The war was fought primarily in the North Sea. Here Harwich played a fundamental part. Lack of space for stores, however, caused problems for the then Commissioner, Silas Taylor. There was the additional problem for ships, when weighing anchor, to negotiate the easterly winds. The first action, fought off the East Coast in June 1665, resulted in an English victory. Fifteen captured Dutch ships were docked at Harwich. There were so many Dutch prisoners taken that Harwich was not able to adequately house them all. So 349 of them were transferred to Colchester. In addition, the plague had taken a hold on the town. 418 burials are recorded in St. Nicolas's Church. It is supposed that these plague victims are buried in the area, once a graveyard, across from the church the other side of Church Street - now a grassed-over area with railings surronding it. The so-called Four Days Battle in June 1666 was fought off the Dutch coast. The outnumbered English were forced to withdraw. Seventeen battle-damaged ships entered Harwich for repairs. While those ships were undergoing repairs 800 seamen ran. By then Harwich was in a truly parlous state; the plague was worse than the previous year. Amputee seamen, commensurate with the war at sea, had no shelter and had to lie in the open. Other incidents of the Second Dutch War, concerning Harwich, were a blockade by the Dutch fleet of the harbour, anchored in the Gunfleet. Also, the 6th Rate, 35 ton Fan Fan - built at Harwich - impertinantly opened fire on De Ruyter's flagship the Seven Provinces. This incident occured while both the English and the Dutch fleets were becalmed off the coast of Zeeland. She used her sweeps and only desisted when she received two or three shots "between wind and water". The Harwich treadwheel crane was built at this time at the cost of £392.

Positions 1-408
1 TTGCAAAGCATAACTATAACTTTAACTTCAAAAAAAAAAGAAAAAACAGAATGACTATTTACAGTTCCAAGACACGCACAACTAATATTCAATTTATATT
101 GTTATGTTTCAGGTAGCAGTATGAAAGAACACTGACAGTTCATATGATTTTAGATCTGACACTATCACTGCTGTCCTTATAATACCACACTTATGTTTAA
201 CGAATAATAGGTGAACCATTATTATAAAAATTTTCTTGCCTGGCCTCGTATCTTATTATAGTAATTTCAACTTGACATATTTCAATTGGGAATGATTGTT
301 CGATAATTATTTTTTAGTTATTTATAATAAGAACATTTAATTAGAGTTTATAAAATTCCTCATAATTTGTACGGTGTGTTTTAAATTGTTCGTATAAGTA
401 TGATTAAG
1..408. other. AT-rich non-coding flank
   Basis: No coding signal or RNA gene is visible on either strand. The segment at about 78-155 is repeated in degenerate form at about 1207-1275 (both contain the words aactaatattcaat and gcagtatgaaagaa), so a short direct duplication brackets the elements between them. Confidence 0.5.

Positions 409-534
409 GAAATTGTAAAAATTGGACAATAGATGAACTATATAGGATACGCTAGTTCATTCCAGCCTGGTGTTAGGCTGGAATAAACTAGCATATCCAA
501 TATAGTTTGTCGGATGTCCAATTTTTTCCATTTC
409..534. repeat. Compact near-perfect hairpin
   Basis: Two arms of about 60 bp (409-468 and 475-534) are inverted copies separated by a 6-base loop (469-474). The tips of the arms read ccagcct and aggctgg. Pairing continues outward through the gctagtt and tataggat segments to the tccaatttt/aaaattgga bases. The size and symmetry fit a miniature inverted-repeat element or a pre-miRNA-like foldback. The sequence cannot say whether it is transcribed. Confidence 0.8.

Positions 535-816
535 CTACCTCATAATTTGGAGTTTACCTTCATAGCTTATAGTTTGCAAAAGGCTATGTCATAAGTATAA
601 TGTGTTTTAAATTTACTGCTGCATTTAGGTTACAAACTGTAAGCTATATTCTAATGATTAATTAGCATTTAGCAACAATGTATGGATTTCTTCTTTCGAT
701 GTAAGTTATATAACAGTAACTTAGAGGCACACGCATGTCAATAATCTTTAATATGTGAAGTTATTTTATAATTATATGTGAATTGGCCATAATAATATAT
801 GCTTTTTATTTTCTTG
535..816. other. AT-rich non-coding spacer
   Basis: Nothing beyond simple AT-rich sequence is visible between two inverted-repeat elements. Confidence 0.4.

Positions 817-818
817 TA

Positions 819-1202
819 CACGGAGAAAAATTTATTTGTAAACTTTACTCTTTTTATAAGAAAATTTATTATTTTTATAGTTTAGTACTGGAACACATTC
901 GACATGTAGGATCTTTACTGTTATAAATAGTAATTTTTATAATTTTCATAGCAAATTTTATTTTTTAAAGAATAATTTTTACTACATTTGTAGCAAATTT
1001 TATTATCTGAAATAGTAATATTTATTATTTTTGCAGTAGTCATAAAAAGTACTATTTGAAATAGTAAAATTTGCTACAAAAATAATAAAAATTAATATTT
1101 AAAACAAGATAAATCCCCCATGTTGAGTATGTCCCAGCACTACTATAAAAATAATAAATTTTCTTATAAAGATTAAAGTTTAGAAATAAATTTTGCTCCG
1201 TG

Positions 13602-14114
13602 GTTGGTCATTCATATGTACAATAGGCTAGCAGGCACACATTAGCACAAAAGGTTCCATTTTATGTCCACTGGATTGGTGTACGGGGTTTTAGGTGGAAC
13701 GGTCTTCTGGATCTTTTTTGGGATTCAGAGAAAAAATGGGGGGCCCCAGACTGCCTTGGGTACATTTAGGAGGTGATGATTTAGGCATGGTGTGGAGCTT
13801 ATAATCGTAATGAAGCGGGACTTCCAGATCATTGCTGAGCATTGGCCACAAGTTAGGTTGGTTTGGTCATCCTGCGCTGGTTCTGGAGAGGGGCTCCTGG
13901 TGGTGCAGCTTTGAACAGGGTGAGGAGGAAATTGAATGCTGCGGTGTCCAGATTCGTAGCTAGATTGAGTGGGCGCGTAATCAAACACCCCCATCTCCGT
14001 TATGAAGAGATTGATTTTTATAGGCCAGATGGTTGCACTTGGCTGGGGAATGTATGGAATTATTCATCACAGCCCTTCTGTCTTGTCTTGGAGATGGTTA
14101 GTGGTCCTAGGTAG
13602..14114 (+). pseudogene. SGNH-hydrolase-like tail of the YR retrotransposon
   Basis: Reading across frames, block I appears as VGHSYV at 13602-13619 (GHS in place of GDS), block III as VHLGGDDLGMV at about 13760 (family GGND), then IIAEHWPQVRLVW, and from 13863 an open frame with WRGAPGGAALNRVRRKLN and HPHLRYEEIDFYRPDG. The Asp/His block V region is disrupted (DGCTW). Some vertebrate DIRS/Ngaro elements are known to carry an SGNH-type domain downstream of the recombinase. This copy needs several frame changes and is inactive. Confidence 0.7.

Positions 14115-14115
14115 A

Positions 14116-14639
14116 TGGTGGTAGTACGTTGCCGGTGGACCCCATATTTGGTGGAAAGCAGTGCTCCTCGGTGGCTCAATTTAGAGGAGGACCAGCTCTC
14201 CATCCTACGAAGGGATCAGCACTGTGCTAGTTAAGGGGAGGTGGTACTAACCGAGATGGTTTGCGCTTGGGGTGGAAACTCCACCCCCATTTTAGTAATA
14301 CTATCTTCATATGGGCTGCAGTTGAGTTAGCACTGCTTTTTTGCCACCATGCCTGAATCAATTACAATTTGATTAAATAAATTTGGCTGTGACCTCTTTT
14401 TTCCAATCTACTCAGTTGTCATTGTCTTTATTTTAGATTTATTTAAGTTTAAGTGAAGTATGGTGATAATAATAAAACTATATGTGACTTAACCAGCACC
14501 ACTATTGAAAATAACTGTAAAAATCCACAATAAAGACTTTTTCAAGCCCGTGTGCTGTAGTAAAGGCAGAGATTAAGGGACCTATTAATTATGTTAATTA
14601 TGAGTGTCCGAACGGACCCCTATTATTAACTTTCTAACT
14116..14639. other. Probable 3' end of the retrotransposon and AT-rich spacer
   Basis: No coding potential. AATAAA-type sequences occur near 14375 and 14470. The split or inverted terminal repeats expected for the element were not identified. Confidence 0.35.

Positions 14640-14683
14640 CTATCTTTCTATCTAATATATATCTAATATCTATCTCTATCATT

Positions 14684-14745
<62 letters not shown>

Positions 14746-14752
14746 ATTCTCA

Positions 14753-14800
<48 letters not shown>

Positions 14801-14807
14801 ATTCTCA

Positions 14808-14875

Of the Dutch anchored in the Gunfleet off Walton, Pepys wrote on 21st June 1667, "This day comes news from Harwich that the Dutch fleet are all in sight, near 100 sail great and small, they think, coming towards them; where, they think, they shall be able to oppose them; but do cry out of the falling back of the seamen, few standing by them, and those with much faintness". Sir Anthony Deane was so frightened at the possible outcome that he sent his movable property to Ipswich. The Earl Oxford arrived with troops and found Harwich in "a distracted condition". Preparations were afoot however. 26 merchantmen, most of them colliers, were converted into fireships. Seven colliers were anchored in a line from Landguard to the Beacon Cliff, pierced so that they could scuttled in the event of the Dutch fleet approaching the harbour. They were, however, dressed with the appropriate pennants and flags to suggest that they were viable sea-going men-of-war. In addition, a Dutch prize, the West Friesland (60 guns), was moored near the cliff. All batteries were manned. Vice-Admiral Joseph Jordan attempted to attack the Dutch fleet with fireships but was unsuccessful. Pepys blamed the commanders saying, "...it seems they were commanded by some idle fellows such as they could all of a sudden gather up at Harwich". Subsequently, four of the ships' captains were court-martialled. One of these, William How of Harwich, was sentenced to death; the other three, along with some lower deck ranks, were "disgraced". An addititional battery was installed on Beacon Hill; 500 men were dispatched to Landguard Fort in order to boost the defence there. The Earl of Oxford wrote on the 30th June that he had in Harwich 1,200 men with more on the way. He was satisfied that Harwich was sufficiently secure.